“Now that they legally can marry in all 50 states, it is a much more viable claim,” said Todd Solomon, a partner in the employee benefits practice group at McDermott Will & Emery in Chicago.

Cornell said it can also be easier for tax purposes, for employers to drop domestic partnership benefits. Solomon said it can also save money administratively.

That's not to say, however, all employers with the benefit will drop it. Some employers might not feel comfortable telling their workers they must get married to keep their health coverage, especially because not all states prohibit workplace discrimination based on sexual orientation.

“You can't take this out of the historical and political context, meaning that it is still legal in many states to be fired from your job, for being gay and lesbian,” Solomon said. “So to require someone to get married and make an outward affirmative statement might put someone's job at risk under state law.”

The Human Rights Campaign urged employers Friday to continue offering domestic partner benefits “as a sign of sustained commitment to family diversity, inclusion and protection of LGBT employees whose rights outside the workplace are not guaranteed under law in many states.”

“If an LGBT employee is, in effect, 'outed' by being required to obtain a public marriage license in a state that doesn't provide explicit non-discrimination protections, it could place that employee and their family at risk of being denied credit, housing and public accommodation,” said HRC Legal Director Sarah Warbelow in a statement.

Solomon said employers that offered domestic partner benefits to both opposite- and same-sex couples might not make any changes. Some employers offer domestic partnership benefits to all parties as a way to attract talent. Such a benefit may appeal to young, heterosexual employees who want to delay or avoid marriage but still have committed relationships, Cornell said.

At the very least, many large employers view the decision as an administrative weight that is being lifted. “The nation's top employers … will be relieved to be able to treat their employees uniformly, regardless of where they live or work,” said Annette Guarisco Fildes, CEO of the ERISA Industry Committee, a trade group that represents large self-insured companies, in a statement.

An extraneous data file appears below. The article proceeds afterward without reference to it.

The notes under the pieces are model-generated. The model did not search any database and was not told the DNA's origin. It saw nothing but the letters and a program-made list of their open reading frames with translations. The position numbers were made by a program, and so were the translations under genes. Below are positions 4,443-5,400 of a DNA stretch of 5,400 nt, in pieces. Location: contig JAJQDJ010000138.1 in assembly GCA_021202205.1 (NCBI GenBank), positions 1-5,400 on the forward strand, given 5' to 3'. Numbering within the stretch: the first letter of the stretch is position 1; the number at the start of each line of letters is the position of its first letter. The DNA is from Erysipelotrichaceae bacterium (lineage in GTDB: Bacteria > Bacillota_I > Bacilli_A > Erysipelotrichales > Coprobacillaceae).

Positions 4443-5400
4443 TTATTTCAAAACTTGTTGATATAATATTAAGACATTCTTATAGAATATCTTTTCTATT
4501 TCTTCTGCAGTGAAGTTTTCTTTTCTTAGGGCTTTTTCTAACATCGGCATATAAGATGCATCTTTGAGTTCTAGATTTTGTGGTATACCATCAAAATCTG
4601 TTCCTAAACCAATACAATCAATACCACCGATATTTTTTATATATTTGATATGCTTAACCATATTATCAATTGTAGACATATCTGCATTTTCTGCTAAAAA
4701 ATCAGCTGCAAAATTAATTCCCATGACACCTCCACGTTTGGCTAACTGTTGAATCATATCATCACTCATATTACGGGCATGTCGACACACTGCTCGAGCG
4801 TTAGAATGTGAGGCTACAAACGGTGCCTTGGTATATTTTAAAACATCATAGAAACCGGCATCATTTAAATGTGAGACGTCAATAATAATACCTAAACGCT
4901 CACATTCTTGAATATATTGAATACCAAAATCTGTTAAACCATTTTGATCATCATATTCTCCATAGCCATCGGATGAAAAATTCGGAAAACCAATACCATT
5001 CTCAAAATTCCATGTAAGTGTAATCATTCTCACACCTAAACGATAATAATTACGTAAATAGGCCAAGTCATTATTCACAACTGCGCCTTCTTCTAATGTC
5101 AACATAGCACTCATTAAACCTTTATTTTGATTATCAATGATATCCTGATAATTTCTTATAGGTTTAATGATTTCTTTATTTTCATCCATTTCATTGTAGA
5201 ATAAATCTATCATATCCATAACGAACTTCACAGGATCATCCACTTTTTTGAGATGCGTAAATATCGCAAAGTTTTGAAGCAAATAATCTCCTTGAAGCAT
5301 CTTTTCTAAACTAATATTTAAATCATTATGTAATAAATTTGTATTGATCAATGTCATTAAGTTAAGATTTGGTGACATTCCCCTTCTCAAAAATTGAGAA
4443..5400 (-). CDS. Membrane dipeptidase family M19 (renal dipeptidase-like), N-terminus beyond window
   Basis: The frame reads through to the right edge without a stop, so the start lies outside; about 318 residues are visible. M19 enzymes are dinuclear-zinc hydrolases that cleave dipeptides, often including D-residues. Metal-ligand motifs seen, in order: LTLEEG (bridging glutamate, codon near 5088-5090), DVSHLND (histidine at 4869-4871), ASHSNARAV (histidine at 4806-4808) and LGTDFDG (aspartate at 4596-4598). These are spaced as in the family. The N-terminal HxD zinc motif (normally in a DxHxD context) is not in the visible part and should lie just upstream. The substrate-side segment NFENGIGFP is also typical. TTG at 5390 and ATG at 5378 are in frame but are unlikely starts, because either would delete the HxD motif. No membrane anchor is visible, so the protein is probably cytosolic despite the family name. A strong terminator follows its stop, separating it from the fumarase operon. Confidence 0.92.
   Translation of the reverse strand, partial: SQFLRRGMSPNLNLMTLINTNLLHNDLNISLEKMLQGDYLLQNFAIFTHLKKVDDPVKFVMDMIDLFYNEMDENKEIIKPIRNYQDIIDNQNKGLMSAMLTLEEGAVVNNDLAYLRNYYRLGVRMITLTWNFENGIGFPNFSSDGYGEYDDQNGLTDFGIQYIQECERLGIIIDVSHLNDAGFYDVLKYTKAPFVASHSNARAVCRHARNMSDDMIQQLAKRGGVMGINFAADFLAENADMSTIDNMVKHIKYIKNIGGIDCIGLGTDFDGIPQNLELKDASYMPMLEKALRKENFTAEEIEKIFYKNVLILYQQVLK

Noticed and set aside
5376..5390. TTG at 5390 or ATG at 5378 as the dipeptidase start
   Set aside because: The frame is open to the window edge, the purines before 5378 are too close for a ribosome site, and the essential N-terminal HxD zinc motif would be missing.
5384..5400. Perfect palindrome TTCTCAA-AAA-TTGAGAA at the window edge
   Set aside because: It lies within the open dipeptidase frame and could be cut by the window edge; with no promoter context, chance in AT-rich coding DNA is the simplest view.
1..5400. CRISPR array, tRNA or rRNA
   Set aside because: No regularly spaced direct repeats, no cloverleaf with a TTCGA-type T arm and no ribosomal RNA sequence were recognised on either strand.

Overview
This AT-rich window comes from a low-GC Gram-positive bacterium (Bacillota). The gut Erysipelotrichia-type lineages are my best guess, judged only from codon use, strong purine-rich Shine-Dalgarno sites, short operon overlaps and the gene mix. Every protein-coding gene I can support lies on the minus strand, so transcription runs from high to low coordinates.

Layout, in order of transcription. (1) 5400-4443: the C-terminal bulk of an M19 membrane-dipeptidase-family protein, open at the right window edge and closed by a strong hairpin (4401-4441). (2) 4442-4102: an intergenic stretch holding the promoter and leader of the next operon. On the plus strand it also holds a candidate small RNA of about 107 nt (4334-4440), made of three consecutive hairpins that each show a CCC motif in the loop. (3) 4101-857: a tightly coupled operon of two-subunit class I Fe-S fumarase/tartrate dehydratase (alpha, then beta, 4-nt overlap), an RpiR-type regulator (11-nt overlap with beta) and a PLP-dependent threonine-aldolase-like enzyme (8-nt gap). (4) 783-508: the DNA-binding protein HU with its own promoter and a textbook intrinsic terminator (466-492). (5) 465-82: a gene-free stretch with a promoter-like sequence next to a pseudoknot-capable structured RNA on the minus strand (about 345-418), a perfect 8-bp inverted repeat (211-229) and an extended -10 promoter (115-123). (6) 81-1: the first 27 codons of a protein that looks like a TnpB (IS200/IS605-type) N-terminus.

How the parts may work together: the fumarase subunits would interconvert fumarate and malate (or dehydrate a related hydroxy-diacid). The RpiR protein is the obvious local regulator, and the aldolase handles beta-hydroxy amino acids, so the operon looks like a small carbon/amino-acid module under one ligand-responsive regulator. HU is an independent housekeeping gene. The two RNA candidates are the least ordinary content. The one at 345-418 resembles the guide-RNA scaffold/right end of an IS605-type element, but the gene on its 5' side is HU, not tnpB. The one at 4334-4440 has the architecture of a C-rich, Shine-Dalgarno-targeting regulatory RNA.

Broader health insurance coverage also may help same-sex spouses with lingering health problems. The American Public Health Association filed an amicus brief in support of the plaintiffs, arguing that a ban on same-sex marriage has direct negative consequences on the health of lesbians, gays and bisexuals. Lesbian, gay, bisexual and transgender people often suffer from higher rates of chronic health conditions, such as HIV/AIDS and mental illness, according to an April report from the Kaiser Family Foundation.

“It's clear that marriage equality is not just a civil rights issue, but a public health issue as well,” said APHA Executive Director Dr. Georges Benjamin in a statement. “By ensuring marriage equality for all, the Supreme Court's decision will have a positive impact on the health of same-sex couples.”


Lisa Schencker

Lisa Schencker covers legal issues and enforcement agencies. Before joining Modern Healthcare in 2014, she was an education reporter for the Salt Lake Tribune and before that wrote for the Bakersfield Californian and the Scranton (Pa.) Times-Tribune. She has bachelor’s and master’s degrees in journalism from the University of Illinois at Urbana-Champaign.

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Bob Herman

Bob Herman covers the health insurance industry and other healthcare news. Before joining Modern Healthcare in 2014, he covered hospital finance as a reporter and editor at Becker’s Hospital Review. He has a bachelor's degree from Butler University in Indianapolis